The gold price for Eurozone investors fell below 1115 per ounce, near its lowest level since January.

    This post was published at FinancialSense on 06/21/2017.


  • Remember When Ford ‘Cancelled’ That Plant In Mexico? Well, They’ve Just Moved It To China

    Back in January, Trump took a very public victory lap when Ford decided to scrap plans to build a $1.6 billion manufacturing facility in Mexico and invest in its Michigan facilities instead (we discussed it here: Trump Takes Victory Lap After Ford Cancels $1.6 Billion Mexican Expansion Plan As “Vote Of Confidence” In President-Elect).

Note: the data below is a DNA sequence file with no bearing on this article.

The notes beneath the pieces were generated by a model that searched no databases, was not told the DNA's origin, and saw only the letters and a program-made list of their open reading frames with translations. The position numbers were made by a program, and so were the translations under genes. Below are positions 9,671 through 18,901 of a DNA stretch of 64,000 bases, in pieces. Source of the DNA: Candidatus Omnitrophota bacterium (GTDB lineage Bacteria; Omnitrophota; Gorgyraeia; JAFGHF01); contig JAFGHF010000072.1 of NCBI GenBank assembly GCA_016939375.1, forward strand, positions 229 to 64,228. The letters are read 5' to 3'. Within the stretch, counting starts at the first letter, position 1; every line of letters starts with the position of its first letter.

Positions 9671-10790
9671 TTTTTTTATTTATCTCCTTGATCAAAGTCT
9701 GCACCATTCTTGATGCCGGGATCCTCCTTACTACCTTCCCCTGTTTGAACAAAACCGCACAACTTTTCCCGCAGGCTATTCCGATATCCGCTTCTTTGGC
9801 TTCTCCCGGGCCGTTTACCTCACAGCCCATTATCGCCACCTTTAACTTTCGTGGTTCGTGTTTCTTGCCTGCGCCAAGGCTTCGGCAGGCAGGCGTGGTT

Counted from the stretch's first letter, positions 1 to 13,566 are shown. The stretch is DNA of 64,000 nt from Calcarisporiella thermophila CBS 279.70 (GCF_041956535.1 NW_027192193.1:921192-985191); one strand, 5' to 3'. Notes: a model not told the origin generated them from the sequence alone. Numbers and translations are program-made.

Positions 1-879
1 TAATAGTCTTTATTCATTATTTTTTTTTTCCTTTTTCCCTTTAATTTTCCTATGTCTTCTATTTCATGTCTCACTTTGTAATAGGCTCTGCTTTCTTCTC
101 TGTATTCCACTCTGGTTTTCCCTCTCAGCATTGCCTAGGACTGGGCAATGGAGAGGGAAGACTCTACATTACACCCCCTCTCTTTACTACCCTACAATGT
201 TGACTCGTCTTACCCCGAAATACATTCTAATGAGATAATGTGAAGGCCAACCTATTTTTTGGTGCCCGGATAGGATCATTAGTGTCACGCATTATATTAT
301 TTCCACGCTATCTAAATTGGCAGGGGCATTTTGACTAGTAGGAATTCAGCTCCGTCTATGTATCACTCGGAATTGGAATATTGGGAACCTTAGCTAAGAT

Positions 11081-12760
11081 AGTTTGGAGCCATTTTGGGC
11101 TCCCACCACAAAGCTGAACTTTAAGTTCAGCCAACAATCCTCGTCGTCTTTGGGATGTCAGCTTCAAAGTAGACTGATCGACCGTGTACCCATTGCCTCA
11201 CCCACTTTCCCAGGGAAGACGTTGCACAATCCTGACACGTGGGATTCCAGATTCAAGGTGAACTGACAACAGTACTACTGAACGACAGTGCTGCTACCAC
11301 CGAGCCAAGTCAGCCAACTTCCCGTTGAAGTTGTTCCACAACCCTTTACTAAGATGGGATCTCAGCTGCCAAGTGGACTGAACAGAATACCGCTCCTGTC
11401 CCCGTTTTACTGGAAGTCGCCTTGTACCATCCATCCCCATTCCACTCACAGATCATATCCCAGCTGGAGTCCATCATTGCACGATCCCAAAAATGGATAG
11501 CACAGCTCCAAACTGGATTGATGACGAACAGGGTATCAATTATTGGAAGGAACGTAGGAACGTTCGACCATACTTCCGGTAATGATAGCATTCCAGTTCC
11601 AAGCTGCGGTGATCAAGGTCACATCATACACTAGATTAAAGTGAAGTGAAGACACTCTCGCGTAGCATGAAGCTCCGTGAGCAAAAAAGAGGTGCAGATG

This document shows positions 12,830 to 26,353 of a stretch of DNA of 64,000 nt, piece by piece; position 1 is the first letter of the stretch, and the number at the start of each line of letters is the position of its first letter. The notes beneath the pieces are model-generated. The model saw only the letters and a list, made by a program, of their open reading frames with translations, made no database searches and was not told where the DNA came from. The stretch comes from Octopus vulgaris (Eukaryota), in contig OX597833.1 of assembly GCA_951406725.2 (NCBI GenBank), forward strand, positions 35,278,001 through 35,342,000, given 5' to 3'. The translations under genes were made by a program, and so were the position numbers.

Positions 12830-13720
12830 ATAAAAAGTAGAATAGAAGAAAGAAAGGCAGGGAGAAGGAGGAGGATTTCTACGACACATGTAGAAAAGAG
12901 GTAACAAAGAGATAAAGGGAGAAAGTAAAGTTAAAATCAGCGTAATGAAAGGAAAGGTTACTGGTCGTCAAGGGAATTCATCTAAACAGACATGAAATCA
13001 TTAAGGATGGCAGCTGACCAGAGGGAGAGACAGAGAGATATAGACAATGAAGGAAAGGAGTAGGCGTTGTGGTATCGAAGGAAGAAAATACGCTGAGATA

"@DanScavino: Ford to scrap Mexico plant, invest in Michigan due to Trump policies"— Donald J. Trump (@realDonaldTrump) January 3, 2017

    This post was published at Zero Hedge on Jun 20, 2017.


  • Coming Apart: The Imperial City At The Brink

    David Stockman routinely refers to President Trump as the ‘Great Disrupter’. But this is not a bad quality, he insists. Rather, it is a necessary one: Stockman argues (my paraphrasing) that Trump represents the outside force, the externality, that tips a ‘world system’ over the brink: It has to tip over the brink, because systems become too ossified, too far out on their ‘branch’ to be able to reform themselves. It does not really matter so much, whether the agency of this tipping process (President Trump in this instance), fully comprehends his pivotal role, or plays it out in an intelligent and subtle way, or in a heavy-handed, and unsubtle manner. Either serve the purpose. And that purpose is to disrupt.